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Without further ado, here are my picks for favorite gaming of 2017.

BEST MULTIPLAYER
Spoiler
1-2-Switch

As per usual for me, multiplayer games weren’t really on my priority list this year. Regardless, it’s tough to beat the multiplayer chaos of 1-2-Switch. The game is an oddity even by Nintendo standards, as it is a video game where you...don’t look at the screen? It takes a solid half hour or so to get past the awkwardness of “looking each other in the eye,” as the game repeatedly insists you do, but oh man, is it a good time after that. From the fun (players reach for their Joycons when they hear “FIRE!” in a quick-draw) to the hilarious (the aptly-named “Fake Draw,” where the voice shouts words that sound like “FIRE!” but are actually “FILE,” “FOUNTAIN,” “FOOT,” and many others), from the impractical (cradling a baby, which requires you to play in handheld mode) to the downright bizarre (the infamous cow-milking), the various minigames and actions the game sets for the players are more hit than they are miss, even if the price tag is steep for essentially a collection of tech demo minigames. Still, about the time I tried the “Copy Dance” game and my friends and I were gasping for breath between fits of laughter, I was sold.

Honorable mention: Mario Kart 8 Deluxe, Pokémon Ultra Sun & Ultra Moon
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BEST amiibo
Spoiler
Link (Majora’s Mask)

This turned out to be a tougher category than I had expected. After all, we got no less than TWELVE Zelda series amiibo, all of which are fascinatingly designed and--in the case of the Breath of the Wild amiibo especially--feature wonderful detail and functionality. Ultimately, my pick of the Link (Majora’s Mask) figure comes from my love for the games featuring the Hero of Time, and it’s a great figure to represent that, especially when displayed side-by-side with the Link (Ocarina of Time) figure. The choice to model it after the character art of Link holding the Goron Mask gives it that trademark Majora’s Mask bizarre factor; the Goron Mask is a frankly ugly thing that clashes with the cute design of Link. The only thing that I wish the amiibo had was the Mirror Shield, with that strangely haunting face on it, but as it stands, the design of the Hero Shield is well-crafted and probably suits Link’s aesthetic better. What pushed this amiibo above the more detailed figures such as Link (Archer) and Guardian for me was the functionality--I mean, come on, who doesn’t want Fierce Deity armor? I would like to note that although I could make an argument for literally any of the Zelda amiibo released this year, my true honorable mention goes to Goomba. It’s just about the last character you would expect an amiibo of, and it’s a really cute figure that has cool functionality with the Bowser’s Minions quest of the new Superstar Saga remake.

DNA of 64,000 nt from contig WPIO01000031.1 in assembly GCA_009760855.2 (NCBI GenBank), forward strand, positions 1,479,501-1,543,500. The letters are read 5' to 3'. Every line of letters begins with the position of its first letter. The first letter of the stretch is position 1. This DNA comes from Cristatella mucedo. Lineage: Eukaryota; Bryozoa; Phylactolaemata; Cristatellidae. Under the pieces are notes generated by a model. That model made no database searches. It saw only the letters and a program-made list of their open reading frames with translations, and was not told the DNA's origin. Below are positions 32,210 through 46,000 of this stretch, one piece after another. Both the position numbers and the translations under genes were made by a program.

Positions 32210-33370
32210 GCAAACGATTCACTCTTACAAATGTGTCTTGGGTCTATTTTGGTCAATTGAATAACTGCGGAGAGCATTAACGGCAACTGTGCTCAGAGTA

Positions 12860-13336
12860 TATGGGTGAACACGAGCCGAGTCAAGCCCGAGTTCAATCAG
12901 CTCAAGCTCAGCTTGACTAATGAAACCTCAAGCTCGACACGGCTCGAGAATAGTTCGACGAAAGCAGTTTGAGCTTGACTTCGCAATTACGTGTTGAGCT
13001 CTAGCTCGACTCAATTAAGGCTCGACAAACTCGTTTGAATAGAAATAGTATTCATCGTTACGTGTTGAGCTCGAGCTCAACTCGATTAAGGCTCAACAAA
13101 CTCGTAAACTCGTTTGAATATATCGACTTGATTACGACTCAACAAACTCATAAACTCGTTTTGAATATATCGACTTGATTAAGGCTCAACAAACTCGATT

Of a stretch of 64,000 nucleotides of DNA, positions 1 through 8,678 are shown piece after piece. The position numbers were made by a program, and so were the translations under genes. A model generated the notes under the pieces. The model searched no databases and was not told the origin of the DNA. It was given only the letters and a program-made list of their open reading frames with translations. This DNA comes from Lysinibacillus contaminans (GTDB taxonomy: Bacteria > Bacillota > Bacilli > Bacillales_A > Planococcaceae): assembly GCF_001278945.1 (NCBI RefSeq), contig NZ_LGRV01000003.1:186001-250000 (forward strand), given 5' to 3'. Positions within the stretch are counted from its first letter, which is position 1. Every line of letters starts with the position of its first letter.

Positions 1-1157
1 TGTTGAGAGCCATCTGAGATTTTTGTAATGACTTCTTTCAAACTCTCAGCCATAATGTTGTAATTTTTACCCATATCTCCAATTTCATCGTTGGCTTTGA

Honorable mention: Bowser (Wedding Outfit), Goomba, Guardian, Link (Archer), Urbosa
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BEST GRAPHICS
Spoiler
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BEST SOUND DESIGN
Spoiler
The Legend of Zelda: Breath of the Wild

This year’s Zelda was out of this world--more specifically, out of this open-world. Featuring a sprawling Hyrule roughly the size of Rhode Island, 120 clever puzzle shrines, and more hidden Koroks than you can shake an anthropomorphic stick at, Breath of the Wild was a masterclass in open-world game design and blew pretty much everyone and their brother out of the water. A game with the sheer number of elements this one has demands intensely focused sound design, with appropriate effects, music, and character voices. Of these, the sound element that Breath of the Wild best accomplished was that of music. More specifically, the game does an incredible job of knowing when not to use music. Most of Hyrule features harsh, natural silence, with only the sounds of birds and your footsteps accompanying your trek through the wild. A few well-timed piano cues (always soft and lonely) accent this beautifully, and whenever Link approaches a town or something similar, the music swells in sneakily, but the days of full-blast music scoring every minute of his adventure are long gone. This is some of the most effective and immersive sound design I have ever experienced in a game.

Honorable mention: Danganronpa V3: Killing Harmony
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BEST MUSIC
Spoiler
Super Mario Odyssey

If you ask someone to hum a tune from a video game, what are they going to sing? It’s tough to say for sure, but there’s a good chance they’d come up with that iconic “da-da da da-da da!” that opens the Super Mario Bros. Ground Theme. The Super Mario games have always been known for catchy, expansive soundtracks that enhance the playing experience and generally perfectly match what’s going on in the game. Super Mario Odyssey is here with the biggest collection of music tracks yet (we know this because of the in-game sound test, which allows you to change the music to your liking at any time), and all of it is high quality. The game’s main theme is soaring, whimsical, and joyous, reminiscent of Super Mario Galaxy’s lush orchestral tones, and the vocal song “Jump Up, Super Star!” has taken the Internet by storm for a good reason. That song alone elevates Super Mario Odyssey to something truly special--it’s worth seeking out the in-game quest that lets you hear it--and the 80-odd additional tracks fit the many worlds and battles of the game wonderfully. Truly a great soundtrack, and one I feel confident I’ll be listening to for quite a while.

Honorable mention: Danganronpa V3: Killing Harmony, Layton’s Mystery Journey: Katrielle and the Millionaires’ Conspiracy, The Legend of Zelda: Breath of the Wild
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BEST REMAKE
Spoiler
Mario & Luigi: Superstar Saga + Bowser’s Minions